Accuracy and precision

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Accuracy, in science, engineering, industry and statistics, is the degree of conformity of a measured/calculated quantity to its actual (true) value. Precision (also called reproducibility or repeatability) is the degree to which further measurements or calculations will show the same or similar results.

The results of a measurement or calculation can be accurate but not precise, precise but not accurate, neither, or both; if a result is both accurate and precise, it is called valid.

The related terms in surveying are error (random variability in research) and bias (nonrandom or directed effects caused by a factor or factors unrelated by the independent variable).

The target analogy

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By far the most common analogy used to explain the concept is the target comparison.

Repeated measurements are compared to arrows that are fired at a target. Accuracy describes the closeness of arrows to the bullseye at the target center. Arrows that strike closer to the bullseye are considered more accurate. The closer a system's measurements to the accepted value, the more accurate the system is considered to be.

To continue the analogy, if a large number of arrows are fired, precision would be the size of the arrow cluster. (When only one arrow is fired, precision is the size of the cluster one would expect if this was repeated many times under the same conditions.) When all arrows are grouped tightly together, the cluster is considered precise since they all struck close to the same spot, if not necessarily near the bullseye. The measurements are precise, though not necessarily accurate.

However, it is not possible to reliably achieve accuracy in individual measurements without precision - if the arrows are not grouped close to one another, they cannot all be close to the bullseye. (Their average position might be an accurate estimation of the bullseye, but the individual arrows are inaccurate.)

Accuracy is the degree of veracity while precision is the degree of reproducibility.

Quantifying accuracy and precision

Ideally a measurement device is both accurate and precise, with measurements all close to and tightly clustered around the known value.

The accuracy and precision of a measurement process is usually established by repeatedly measuring some traceable reference standard. Such standards are defined in the International System of Units and maintained by national standards organizations such as the National Institute of Standards and Technology.

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Precision is usually characterised in terms of the standard deviation of the measurements, sometimes called the measurement process's standard error.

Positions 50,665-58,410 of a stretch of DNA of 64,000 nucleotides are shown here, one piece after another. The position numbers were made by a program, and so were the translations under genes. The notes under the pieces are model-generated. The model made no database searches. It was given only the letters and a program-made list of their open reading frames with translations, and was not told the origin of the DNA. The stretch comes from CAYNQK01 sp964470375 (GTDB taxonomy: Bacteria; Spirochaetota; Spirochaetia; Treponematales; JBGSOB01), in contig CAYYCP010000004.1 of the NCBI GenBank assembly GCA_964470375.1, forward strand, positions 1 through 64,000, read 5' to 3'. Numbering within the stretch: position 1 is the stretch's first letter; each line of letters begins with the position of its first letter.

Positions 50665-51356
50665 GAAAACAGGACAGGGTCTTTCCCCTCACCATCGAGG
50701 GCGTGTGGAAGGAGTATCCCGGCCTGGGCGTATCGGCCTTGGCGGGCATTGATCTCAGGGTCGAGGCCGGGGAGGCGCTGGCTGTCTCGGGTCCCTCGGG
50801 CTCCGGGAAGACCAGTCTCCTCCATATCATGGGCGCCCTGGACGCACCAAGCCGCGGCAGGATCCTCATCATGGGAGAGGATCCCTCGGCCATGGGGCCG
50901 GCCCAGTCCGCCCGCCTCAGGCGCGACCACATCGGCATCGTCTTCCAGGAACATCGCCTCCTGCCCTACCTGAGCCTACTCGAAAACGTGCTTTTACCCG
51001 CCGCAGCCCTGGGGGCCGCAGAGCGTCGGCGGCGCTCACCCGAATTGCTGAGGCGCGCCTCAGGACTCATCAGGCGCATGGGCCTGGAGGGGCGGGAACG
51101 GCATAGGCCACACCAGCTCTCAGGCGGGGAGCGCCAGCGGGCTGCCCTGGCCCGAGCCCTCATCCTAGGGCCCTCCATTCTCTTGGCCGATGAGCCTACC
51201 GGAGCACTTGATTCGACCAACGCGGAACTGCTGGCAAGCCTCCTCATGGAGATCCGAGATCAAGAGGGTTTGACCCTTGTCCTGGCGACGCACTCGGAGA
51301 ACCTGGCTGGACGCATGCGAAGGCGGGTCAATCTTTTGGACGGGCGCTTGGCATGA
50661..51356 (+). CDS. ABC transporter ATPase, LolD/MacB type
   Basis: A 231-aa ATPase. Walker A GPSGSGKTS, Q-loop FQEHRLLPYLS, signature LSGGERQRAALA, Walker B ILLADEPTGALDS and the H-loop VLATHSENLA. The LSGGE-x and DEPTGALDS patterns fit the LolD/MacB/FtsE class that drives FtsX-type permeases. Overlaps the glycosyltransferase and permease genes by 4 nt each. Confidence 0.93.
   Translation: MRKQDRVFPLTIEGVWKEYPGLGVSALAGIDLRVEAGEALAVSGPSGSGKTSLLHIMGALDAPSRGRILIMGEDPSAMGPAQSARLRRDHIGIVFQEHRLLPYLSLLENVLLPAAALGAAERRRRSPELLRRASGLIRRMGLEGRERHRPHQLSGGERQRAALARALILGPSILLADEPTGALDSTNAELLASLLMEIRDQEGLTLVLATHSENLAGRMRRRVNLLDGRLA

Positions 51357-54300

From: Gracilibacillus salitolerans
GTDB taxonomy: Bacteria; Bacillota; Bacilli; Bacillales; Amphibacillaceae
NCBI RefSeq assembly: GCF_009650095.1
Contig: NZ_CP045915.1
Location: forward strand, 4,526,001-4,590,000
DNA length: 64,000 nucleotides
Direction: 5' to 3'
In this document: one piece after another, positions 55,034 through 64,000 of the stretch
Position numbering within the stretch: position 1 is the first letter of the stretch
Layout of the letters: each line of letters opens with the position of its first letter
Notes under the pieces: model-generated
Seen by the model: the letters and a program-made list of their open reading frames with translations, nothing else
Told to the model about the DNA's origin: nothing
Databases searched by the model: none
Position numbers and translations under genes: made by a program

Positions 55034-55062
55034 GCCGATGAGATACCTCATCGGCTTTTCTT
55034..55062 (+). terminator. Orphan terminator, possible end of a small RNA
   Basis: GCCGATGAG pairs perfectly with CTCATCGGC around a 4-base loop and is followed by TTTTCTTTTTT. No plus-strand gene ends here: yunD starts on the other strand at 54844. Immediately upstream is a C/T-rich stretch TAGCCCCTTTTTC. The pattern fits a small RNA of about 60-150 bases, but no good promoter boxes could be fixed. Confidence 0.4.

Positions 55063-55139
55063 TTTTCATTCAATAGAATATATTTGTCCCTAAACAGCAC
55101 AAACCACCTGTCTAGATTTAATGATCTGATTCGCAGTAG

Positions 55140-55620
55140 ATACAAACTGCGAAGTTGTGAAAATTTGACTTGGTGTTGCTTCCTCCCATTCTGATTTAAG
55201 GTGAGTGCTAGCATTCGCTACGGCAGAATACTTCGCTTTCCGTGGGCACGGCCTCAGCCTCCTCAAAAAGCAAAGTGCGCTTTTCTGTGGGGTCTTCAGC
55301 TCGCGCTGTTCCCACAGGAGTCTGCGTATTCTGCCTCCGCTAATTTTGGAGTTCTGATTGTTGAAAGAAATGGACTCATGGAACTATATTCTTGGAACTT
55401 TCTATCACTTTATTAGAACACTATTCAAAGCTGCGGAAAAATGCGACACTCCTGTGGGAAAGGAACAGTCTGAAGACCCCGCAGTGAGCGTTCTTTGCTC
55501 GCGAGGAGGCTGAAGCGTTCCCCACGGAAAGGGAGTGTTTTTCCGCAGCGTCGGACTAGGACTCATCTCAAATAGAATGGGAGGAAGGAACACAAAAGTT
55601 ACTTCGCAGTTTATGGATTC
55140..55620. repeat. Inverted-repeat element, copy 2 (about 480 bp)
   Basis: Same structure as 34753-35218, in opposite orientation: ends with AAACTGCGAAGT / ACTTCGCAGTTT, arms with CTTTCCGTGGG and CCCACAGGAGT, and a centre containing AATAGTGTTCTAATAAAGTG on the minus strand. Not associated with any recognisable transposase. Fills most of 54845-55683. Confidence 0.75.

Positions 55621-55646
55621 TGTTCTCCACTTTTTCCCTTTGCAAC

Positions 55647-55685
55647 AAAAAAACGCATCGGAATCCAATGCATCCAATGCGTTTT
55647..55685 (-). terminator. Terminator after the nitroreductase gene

With regard to accuracy we can distinguish:

  • the difference between the mean of the measurements and the reference value, the bias. Establishing and correcting for bias is necessary for calibration.
  • the combined effect of that and precision

A common convention in science and engineering is to express accuracy and/or precision implicitly by means of significant figures. Here, when not explicitly stated, the margin of error is understood to be one-half the value of the last significant place. For instance, a recording of '8430 m' would imply a margin of error of 5 m (the last significant place is the tens place), while '8000 m' would imply a margin of 500 m. To indicate a more accurate measurement that just happens to lie near a round number, one would use scientific notation: '8.000 x 10^3 m' indicates a margin of 0.5 m. However, reliance on this convention can lead to false precision errors when accepting data from sources that do not obey it.

Looking at this in another way, a value of 8 would mean that the measurement has been made with a precision of '1' (the measuring instrument was able to measure only up to 1's place) whereas a value of 8.0 (though mathematically equal to 8) would mean that the value at the first decimal place was measured and was found to be zero. (The measuring instrument was able to measure the first decimal place.) The second value is more precise. Neither of the measured values may be accurate (the actual value could be 9.5 but measured inaccurately as 8 in both instances).

Precision is sometimes stratified into:

  • Repeatability - the variation arising when all efforts are made to keep conditions constant by using the same instrument and operator, and repeating during a short time period; and
  • Reproducibility - the variation arising using the same measurement process among different instruments and operators, and over longer time

es:PrecisiĆ³n y exactitud fr:Calcul d'incertitude

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